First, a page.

'I felt physically sick' - Ex-employees' shock at care home data breach
- Credit: Eastern Daily Press
Families and former staff at a Norfolk care home where boxes of patient medical records were discovered have shared their shock at the serious data breach.
One former employee said news of the breach made them feel "physically sick" while another was concerned that their details were among the discarded paperwork.
Last week it emerged dozens of confidential patient records, staff notes and sensitive files had been left unsecured in the abandoned Pine Heath nursing home in High Kelling, near Holt.
Donald Harrod, 49, from Cley, worked at Pine Heath in the early noughties but left in 2006 after sustaining a back injury.
He said he felt "lucky" to have left Pine Heath because he didn't think conditions "were fair on staff or people in the care home."
Mr Harrod, who now works as a bus driver for adult social services said: "I was shocked, to be honest [when I saw the story in the paper] I couldn't believe it. I couldn't believe how the building was left, I thought 'no, it wasn't right'.
"'[When I saw the story], I asked are my details there? My P45, my bank details. I said to my wife, what's in there?
"Somebody needs to go in there and find out. I never left with a P45, I crawled out of there because my back went."
- 1 Your say: Should we close carparks at north Norfolk beauty spots?
- 2 Freezing cold temperatures could see snow in parts of Norfolk this weekend
- 3 Panoramic views for every customer after award-winning restaurant's refurb
- 4 The £500,000 plan to redo two town loos
- 5 New book reveals how Albert Einstein's stay in Norfolk may have saved his life
- 6 Obituary: Tributes after 'heart-shaped hole' is left following teaching assistant's death
- 7 Norfolk to be battered by winds of up to 65mph as Storm Arwen hits UK
- 8 Hardware store owners to bid farewell after seven decades in business
- 9 Nominees for the North Norfolk Awards 2021 revealed
- 10 'Covid didn't kill off our creativity' - Man, 73, releases Christmas song with puppets
Louise Money, 29, from Holt, who worked at the nursing home until its closure in 2017, said the news of the data breach made her feel unwell.
She said: "It made me feel physically sick, I still remember all the rooms, the exact layout [of the place]."
Miss Money said she could remember an office in the nursing home which was where a lot of staff and patient files was kept, she said the room was normally kept under lock and key.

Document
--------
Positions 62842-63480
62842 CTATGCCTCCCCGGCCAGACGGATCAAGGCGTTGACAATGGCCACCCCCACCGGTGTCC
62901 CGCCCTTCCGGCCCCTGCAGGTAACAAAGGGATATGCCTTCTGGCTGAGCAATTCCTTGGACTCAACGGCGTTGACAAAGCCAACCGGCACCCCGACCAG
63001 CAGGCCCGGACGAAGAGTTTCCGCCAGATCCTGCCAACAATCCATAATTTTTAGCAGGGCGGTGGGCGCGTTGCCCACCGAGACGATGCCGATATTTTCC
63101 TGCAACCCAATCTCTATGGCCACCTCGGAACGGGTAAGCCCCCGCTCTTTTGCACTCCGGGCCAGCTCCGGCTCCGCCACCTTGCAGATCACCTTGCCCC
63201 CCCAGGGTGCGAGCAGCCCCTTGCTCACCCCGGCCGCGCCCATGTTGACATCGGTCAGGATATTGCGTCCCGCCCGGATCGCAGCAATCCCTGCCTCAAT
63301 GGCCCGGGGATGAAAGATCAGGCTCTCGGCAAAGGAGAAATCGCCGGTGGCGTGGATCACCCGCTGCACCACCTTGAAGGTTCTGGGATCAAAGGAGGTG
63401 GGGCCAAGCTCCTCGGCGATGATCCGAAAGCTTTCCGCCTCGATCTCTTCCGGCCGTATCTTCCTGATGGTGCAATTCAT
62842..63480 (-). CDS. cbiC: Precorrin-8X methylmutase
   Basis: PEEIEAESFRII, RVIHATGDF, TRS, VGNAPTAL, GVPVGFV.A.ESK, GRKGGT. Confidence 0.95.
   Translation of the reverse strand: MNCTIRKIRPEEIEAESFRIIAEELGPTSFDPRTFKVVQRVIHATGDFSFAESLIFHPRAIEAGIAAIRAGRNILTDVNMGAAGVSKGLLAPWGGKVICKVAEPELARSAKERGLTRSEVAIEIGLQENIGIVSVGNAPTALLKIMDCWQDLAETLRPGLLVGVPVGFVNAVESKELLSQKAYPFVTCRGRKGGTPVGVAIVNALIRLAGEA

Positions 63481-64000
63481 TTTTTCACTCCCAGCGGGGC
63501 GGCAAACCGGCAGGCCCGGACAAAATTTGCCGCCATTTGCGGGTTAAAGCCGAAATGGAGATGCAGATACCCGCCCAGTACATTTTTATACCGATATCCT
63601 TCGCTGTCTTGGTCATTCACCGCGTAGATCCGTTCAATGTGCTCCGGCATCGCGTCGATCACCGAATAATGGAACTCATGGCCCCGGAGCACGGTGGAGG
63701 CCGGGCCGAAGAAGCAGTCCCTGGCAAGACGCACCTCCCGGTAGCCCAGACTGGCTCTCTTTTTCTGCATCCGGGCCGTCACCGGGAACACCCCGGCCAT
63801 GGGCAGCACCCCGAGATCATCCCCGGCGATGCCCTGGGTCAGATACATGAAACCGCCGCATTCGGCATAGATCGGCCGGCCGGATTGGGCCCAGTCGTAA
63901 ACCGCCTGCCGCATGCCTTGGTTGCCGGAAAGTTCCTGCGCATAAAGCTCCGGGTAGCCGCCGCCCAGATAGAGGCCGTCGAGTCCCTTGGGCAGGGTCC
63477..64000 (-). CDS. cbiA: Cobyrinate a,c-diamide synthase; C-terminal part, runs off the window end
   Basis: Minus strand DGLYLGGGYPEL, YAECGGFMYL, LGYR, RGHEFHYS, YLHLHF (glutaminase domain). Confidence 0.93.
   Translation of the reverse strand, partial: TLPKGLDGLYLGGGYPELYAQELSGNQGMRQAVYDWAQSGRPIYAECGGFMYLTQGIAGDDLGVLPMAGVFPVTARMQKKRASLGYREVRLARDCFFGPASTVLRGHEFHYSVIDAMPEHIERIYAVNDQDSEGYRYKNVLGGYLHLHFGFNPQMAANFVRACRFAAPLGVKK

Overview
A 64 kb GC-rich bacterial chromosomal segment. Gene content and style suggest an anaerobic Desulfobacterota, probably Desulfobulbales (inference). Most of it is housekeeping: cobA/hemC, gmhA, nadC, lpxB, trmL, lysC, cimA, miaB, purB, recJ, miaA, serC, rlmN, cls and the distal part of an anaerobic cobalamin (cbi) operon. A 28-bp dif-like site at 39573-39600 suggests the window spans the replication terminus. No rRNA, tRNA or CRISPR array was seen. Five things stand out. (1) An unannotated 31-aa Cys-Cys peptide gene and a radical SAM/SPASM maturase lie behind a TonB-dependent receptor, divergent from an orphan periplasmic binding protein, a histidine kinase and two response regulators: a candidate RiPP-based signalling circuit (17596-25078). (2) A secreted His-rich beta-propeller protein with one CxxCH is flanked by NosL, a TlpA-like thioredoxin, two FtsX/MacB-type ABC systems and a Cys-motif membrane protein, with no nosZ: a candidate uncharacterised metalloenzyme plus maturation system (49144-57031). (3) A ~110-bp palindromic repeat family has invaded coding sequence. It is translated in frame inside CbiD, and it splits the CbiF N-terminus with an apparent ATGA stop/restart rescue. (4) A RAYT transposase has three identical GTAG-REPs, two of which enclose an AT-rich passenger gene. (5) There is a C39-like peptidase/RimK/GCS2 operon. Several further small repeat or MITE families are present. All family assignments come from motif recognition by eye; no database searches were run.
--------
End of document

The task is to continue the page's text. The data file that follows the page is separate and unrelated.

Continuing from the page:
"That room was always locked up so that being unlocked and all those poor residents that lived there have now got all their information chucked out all over the place, anyone could have read it.
"I said to my friend, my information could be there, it's quite sickening to think," she said.
Liz Bailey, whose grandmother was a resident at Pine Heath, said while her grandmother was happy at the home, she was also concerned by the data breach.
Since the Pine Heath data breach came to light, Norfolk County Council has stepped in to secure the site and remove the boxes of files to prevent them from falling into the wrong hands.
The Information Commissioner’s Office has also launched an investigation.
The ICO is the UK’s independent authority set up to uphold information rights in the public interest and has the power to impose fines of up to £17.5m for data breaches.
An ICO spokesperson said: “All organisations have the obligation to keep personal data secure, whether in electronic or paper format, particularly when sensitive personal data such as medical information is involved.
“We are aware of this incident and we will be making enquiries.”
Pine Heath was a nursing home run by Diamond Care (UK) Ltd providing care for up to 42 people aged over 65, some of whom had dementia.
It closed suddenly in May 2017 after it was placed in special measures after being rated inadequate in a damning report by the CQC.
Since then the home has been left to decay, with abandoned beds, furniture, incontinence products and wheelchairs dotted around the site.
After receiving concerns from a member of the public, a reporter from the EDP was easily able to walk onto the site and into the building through an open door where they found piles of discarded sensitive material including private patient records.
In one room were boxes of nursing records dating back more than a decade alongside care plans, with photographs of former residents stuck on to the front.
Anyone who is concerned that their personal data has not been kept secure can raise a concern with the ICO via: https://ico.org.uk/make-a-complaint/your-personal-information-concerns/